Tag: disability history
Today’s blog post is written by Susan K. Donius and Sierra Gregg. Susan K. Donius is the Director of the Office of Presidential Libraries at the National Archives and Records Administration. Sierra Gregg is a summer intern at the National Archives and a senior at Truman State University in Missouri, where she is studying Computer Science. This year, she was awarded a scholarship from the National Federation of the Blind
This year marks the 22nd anniversary of the Americans with Disabilities Act (ADA). In 1990, President George H.W. Bush signed the act into law on the White House South Lawn in front of an audience of 3000 people. On that day, America became the first country to adopt a comprehensive civil rights declaration for people with disabilities. The ADA was a landmark moment in history, designed to provide universal accessibility in the areas of employment, public service, public accommodations, and telecommunications. As President Obama noted in 2009 at the signing of the U.N. Convention on the Rights of Persons with Disabilities Proclamation, the ADA “was a formal acknowledgment that Americans with disabilities are Americans first, and they are entitled to the same rights and freedoms as everybody else: a right to belong and participate fully in the American experience; a right to dignity and respect in the workplace and beyond; the freedom to make of … [ Read all ]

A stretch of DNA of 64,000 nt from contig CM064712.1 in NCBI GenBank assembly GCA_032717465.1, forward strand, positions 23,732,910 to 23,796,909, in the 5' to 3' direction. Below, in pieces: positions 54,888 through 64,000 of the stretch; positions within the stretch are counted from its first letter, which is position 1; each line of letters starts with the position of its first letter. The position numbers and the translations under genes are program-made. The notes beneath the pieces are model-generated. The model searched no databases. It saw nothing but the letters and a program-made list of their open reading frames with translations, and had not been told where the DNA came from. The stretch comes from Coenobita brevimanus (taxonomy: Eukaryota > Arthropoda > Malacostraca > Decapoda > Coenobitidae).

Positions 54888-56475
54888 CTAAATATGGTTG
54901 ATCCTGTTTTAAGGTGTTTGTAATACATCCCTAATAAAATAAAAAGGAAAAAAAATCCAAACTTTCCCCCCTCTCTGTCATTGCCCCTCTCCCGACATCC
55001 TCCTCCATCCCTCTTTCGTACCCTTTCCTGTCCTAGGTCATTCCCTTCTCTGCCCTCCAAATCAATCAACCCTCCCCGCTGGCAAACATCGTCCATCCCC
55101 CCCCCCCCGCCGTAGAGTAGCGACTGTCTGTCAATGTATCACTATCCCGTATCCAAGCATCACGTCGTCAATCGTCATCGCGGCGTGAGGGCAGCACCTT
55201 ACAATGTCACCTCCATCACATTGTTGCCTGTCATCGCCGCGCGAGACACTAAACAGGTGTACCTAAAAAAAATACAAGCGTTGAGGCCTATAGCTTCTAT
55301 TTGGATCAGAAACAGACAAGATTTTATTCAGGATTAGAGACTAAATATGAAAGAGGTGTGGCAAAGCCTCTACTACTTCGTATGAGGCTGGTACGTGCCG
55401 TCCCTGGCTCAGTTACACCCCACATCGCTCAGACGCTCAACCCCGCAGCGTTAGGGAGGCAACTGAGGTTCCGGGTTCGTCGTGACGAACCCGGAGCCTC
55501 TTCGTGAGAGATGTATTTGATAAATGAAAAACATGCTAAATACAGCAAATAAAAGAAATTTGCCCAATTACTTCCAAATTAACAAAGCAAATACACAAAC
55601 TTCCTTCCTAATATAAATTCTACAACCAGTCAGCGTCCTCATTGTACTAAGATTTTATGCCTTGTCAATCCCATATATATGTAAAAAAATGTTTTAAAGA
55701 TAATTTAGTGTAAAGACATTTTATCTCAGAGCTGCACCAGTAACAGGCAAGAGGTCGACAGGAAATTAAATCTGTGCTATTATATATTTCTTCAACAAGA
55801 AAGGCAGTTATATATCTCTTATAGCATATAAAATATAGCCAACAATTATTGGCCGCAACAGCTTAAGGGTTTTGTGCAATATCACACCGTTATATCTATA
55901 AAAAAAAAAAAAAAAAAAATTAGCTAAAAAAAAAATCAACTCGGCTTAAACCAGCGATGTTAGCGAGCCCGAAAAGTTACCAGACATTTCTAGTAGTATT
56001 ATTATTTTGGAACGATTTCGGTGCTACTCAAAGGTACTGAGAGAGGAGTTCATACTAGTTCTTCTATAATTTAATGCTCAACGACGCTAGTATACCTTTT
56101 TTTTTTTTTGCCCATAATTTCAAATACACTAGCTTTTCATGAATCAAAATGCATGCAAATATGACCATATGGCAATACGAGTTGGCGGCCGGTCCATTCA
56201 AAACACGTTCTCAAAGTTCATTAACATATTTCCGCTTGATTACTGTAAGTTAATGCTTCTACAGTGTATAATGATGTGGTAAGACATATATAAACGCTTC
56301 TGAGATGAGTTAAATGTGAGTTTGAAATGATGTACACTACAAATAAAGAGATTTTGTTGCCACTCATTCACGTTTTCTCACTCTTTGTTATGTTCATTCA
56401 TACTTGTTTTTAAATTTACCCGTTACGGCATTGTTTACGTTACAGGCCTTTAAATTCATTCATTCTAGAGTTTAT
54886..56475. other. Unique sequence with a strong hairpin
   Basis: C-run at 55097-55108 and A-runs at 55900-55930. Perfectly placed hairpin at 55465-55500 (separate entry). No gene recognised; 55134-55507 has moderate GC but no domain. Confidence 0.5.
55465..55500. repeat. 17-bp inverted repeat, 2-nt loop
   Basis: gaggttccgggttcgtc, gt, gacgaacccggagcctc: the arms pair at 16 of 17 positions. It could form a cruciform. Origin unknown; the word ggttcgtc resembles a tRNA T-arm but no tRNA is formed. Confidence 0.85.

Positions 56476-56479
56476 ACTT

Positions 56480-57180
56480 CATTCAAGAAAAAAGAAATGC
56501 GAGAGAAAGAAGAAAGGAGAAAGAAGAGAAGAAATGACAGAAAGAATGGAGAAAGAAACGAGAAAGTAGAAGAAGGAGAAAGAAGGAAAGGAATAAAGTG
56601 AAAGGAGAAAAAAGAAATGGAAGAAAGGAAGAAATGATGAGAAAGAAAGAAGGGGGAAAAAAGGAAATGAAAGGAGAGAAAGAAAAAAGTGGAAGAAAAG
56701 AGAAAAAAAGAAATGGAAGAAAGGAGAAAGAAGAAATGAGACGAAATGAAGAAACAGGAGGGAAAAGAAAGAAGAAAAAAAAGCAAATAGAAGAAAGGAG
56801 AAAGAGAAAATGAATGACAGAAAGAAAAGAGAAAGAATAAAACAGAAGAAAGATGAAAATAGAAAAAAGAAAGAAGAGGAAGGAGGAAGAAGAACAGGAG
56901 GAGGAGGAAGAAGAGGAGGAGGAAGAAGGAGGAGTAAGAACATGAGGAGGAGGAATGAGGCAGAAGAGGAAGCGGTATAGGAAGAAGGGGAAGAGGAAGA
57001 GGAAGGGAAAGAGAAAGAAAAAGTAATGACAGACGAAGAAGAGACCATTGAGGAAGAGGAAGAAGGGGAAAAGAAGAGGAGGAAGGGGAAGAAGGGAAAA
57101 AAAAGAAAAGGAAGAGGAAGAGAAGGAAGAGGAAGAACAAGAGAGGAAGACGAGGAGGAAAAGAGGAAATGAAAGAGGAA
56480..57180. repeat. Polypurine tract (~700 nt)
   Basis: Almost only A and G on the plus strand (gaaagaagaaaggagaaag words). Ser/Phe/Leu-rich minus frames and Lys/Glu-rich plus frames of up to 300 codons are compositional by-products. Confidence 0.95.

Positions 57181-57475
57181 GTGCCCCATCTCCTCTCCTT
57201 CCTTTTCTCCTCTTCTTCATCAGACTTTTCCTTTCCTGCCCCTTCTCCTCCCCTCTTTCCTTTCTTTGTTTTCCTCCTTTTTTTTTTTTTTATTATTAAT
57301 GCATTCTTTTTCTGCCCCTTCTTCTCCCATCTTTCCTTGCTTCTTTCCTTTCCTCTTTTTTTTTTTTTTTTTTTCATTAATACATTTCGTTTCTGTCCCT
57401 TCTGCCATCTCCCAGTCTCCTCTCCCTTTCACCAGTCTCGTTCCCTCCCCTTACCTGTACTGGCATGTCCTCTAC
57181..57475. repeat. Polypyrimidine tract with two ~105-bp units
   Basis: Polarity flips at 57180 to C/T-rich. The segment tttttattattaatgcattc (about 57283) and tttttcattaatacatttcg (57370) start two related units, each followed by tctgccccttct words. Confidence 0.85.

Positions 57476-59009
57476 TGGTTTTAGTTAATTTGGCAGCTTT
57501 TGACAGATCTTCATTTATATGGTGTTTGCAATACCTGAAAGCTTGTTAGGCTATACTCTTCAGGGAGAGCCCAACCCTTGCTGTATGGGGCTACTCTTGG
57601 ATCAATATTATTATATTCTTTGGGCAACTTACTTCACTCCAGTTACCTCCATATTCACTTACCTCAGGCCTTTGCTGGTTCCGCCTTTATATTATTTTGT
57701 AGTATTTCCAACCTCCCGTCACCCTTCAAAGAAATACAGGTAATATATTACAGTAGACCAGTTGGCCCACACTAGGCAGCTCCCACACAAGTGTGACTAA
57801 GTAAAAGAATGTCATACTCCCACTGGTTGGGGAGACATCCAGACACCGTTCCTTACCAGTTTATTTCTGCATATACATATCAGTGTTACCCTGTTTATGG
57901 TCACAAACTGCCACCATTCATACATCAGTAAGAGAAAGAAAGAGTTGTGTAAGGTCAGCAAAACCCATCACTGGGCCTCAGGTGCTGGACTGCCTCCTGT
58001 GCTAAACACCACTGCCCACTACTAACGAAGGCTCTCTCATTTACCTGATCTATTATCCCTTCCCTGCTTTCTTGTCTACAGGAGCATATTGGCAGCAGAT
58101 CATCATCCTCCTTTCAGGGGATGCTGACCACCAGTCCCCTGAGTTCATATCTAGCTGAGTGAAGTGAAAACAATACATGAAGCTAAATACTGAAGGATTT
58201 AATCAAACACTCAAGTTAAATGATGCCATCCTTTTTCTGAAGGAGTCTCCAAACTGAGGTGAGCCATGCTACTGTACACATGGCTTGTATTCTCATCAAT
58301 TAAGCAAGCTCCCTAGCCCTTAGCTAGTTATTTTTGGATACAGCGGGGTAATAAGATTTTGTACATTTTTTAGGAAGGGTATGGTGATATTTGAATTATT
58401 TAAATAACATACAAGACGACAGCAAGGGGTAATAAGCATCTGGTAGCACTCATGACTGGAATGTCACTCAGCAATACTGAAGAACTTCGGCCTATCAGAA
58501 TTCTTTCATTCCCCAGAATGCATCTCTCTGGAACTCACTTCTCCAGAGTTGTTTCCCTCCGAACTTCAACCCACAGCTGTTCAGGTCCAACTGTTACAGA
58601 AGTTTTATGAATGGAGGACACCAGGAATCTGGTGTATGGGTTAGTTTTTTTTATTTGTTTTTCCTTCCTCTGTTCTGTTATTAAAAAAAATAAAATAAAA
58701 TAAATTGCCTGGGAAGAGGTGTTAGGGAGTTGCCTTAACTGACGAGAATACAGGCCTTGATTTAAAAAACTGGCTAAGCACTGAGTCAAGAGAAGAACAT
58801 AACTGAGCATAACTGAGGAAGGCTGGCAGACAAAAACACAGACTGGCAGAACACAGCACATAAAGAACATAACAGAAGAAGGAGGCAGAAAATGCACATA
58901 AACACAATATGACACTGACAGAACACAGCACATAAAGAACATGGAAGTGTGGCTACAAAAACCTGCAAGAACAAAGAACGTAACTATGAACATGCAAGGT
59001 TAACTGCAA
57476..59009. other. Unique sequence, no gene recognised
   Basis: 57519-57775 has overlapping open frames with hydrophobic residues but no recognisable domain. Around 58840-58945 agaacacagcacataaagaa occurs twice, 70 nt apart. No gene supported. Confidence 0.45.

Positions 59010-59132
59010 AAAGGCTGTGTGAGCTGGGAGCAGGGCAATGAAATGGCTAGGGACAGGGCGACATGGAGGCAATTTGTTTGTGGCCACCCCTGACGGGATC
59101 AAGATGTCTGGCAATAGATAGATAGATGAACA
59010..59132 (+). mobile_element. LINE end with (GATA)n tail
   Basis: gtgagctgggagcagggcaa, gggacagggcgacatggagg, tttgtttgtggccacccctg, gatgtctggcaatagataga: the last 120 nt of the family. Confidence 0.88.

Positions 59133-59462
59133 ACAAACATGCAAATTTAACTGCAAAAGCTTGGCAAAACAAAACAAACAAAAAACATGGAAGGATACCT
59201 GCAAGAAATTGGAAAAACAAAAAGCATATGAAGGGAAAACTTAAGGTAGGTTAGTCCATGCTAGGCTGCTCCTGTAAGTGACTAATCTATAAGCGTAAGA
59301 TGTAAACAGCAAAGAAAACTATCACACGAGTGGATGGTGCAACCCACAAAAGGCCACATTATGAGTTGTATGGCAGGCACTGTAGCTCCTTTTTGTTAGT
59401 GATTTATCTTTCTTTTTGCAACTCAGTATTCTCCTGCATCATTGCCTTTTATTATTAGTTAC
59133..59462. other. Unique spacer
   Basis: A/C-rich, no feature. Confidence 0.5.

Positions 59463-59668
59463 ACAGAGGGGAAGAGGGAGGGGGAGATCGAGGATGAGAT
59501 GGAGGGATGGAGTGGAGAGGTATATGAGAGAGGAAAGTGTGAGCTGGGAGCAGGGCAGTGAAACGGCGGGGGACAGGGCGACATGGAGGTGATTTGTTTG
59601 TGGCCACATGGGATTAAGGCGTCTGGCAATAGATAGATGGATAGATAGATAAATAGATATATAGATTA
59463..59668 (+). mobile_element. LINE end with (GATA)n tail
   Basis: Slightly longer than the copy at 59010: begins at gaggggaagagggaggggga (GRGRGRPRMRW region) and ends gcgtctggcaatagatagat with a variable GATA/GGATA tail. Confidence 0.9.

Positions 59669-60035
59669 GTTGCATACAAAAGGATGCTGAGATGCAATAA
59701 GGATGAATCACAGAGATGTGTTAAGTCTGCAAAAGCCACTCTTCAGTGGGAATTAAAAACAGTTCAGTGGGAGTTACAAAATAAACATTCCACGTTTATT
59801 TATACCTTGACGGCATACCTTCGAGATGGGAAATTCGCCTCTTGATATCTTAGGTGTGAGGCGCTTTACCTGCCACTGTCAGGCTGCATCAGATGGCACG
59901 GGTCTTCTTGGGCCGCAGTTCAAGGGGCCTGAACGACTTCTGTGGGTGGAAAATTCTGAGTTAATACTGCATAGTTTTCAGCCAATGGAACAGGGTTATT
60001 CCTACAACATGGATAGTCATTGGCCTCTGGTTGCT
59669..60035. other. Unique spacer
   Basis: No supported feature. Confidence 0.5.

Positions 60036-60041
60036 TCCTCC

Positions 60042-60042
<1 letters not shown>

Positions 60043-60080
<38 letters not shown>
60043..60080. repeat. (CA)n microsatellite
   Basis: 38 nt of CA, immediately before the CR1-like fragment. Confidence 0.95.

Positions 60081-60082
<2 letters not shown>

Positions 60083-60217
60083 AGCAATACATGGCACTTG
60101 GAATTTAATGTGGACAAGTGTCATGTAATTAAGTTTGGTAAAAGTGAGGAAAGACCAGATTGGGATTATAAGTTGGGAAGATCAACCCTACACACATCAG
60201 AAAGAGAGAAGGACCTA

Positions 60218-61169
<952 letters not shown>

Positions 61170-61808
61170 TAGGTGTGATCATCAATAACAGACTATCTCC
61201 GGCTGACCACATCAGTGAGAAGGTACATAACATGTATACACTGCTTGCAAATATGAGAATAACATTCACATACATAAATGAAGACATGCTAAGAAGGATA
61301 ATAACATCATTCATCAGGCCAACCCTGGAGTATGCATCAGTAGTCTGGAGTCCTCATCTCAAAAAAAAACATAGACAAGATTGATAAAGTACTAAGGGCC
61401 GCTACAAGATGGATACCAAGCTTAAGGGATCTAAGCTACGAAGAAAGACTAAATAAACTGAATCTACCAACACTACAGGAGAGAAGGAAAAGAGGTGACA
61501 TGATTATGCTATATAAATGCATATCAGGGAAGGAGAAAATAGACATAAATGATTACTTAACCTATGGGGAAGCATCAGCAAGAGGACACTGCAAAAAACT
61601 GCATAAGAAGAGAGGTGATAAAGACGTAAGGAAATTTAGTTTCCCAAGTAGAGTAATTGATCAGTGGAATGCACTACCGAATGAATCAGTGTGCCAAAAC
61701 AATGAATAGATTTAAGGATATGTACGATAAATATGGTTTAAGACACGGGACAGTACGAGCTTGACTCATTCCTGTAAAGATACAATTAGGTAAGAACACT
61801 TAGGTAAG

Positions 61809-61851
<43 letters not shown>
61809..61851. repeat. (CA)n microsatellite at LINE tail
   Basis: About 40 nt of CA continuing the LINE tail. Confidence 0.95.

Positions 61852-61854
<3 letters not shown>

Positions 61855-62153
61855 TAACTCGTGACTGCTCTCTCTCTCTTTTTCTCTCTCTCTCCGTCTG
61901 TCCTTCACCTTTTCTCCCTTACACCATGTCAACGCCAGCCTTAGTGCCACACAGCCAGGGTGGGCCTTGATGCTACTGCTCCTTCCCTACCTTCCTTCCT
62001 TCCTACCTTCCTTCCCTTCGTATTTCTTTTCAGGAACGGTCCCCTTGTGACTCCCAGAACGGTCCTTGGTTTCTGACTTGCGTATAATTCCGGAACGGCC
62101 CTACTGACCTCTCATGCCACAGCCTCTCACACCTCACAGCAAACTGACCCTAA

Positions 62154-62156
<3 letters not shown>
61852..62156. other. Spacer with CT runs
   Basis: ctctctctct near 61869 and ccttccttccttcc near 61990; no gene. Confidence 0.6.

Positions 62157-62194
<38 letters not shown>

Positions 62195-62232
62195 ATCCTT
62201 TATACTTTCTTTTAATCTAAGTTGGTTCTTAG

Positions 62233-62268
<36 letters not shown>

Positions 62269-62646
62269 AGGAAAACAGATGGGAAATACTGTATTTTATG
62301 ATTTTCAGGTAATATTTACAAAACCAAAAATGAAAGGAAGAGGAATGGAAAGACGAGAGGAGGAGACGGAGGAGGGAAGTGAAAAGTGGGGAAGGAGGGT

Posted by Hilary on July 26, 2012, under Disability History.
Tags: ADA Americans with diability, disability history, Hebert Hoover, Helen Keller, intern, Sierra Gregg, Susan Donius, visually impaired